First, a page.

(Their "data centers" are typically a rack or two of equipment that Cloud Flare ships to a real data center, along with installation instructions.) We asked Cloud Flare to confirm that sniffing is possible at these so-called "data centers," but they didn't respond.
By now we're wondering if there's a plaintext Ethernet port at the back of their equipment rack that makes interception easy and convenient.
When they see the padlock on their screen, they feel that everything is safe. It's easy to use for a cybercriminal with numerous domains hidden behind the privacy services of various registrars.
Moreover, the subdomain wildcard option on each domain is handy for obscuring a URL in a phishing email.
If so, it would make no difference whether the origin server has its own certificate.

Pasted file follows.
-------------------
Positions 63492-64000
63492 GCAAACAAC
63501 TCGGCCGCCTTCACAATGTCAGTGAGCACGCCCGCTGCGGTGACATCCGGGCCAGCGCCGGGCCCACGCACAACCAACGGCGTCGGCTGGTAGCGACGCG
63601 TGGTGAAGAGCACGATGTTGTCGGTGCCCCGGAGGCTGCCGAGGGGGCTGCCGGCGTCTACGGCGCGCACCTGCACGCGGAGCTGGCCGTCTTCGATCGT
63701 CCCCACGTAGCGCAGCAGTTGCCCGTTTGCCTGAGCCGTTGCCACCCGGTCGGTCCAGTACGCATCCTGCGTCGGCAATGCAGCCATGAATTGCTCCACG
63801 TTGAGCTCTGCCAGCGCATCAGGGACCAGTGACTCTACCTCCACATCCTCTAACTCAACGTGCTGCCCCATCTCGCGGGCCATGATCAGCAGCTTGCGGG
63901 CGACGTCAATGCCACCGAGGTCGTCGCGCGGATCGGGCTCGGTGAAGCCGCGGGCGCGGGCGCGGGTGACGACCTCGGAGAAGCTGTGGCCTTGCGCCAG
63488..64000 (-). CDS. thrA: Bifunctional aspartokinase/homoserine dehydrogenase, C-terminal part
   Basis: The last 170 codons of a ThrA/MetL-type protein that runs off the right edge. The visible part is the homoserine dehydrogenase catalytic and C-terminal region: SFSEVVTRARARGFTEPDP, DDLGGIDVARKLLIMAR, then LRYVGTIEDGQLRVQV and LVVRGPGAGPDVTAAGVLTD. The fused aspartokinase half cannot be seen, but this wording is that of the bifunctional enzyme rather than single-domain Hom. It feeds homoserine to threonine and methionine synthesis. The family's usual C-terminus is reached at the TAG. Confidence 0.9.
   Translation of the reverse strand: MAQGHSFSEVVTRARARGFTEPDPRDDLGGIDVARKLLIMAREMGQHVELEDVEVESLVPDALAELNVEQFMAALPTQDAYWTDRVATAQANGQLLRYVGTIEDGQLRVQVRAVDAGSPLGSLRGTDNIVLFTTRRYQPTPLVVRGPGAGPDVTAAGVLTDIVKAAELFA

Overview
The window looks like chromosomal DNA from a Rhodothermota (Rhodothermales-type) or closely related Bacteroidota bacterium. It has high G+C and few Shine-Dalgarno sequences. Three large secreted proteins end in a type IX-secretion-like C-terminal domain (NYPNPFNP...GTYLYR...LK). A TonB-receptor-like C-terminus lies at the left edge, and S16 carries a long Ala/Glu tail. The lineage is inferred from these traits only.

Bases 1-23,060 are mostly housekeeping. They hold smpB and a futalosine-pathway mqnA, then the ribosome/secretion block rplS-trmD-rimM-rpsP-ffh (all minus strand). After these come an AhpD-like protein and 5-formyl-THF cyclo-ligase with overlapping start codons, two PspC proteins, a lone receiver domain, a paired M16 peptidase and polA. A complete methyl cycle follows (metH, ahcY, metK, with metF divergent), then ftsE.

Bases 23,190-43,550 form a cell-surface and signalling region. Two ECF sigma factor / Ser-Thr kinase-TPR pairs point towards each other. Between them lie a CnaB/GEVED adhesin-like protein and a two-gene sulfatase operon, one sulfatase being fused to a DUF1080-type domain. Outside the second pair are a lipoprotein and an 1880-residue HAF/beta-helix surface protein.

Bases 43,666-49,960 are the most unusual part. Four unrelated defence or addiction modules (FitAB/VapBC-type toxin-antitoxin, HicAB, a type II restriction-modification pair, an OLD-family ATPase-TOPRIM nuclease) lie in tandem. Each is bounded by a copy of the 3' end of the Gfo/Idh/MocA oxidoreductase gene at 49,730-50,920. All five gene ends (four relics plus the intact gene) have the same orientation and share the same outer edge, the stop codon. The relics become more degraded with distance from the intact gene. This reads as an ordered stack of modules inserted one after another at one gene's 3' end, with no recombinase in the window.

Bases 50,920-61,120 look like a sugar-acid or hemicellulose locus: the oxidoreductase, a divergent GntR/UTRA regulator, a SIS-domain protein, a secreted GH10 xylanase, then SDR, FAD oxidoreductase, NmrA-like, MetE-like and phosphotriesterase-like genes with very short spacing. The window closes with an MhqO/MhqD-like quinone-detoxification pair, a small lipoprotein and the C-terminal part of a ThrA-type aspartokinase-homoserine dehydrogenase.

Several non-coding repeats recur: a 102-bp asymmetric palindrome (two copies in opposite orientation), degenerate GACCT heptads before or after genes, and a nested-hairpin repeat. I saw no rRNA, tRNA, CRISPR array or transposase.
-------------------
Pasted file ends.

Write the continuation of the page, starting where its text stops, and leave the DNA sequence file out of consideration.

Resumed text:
Cloud Flare may claim that there is no way plaintext can be accessed from their equipment racks, despite the fact that some sort of decrypt and re-encrypt must occur there due to the nature of their role as a CDN.
Local authorities could be sniffing the plaintext available at these data centers, and Cloud Flare wouldn't have a clue.
This is why Cloud Flare will add a plaintext port to their own hardware someday, if they haven't already.
The Cloud Flare certificates below encrypt the traffic only between the browser and Cloud Flare.
Now add Cloud Flare's free fly-by-night "universal" SSL.
When you email Cloud Flare to open your new account, they ask for your domain.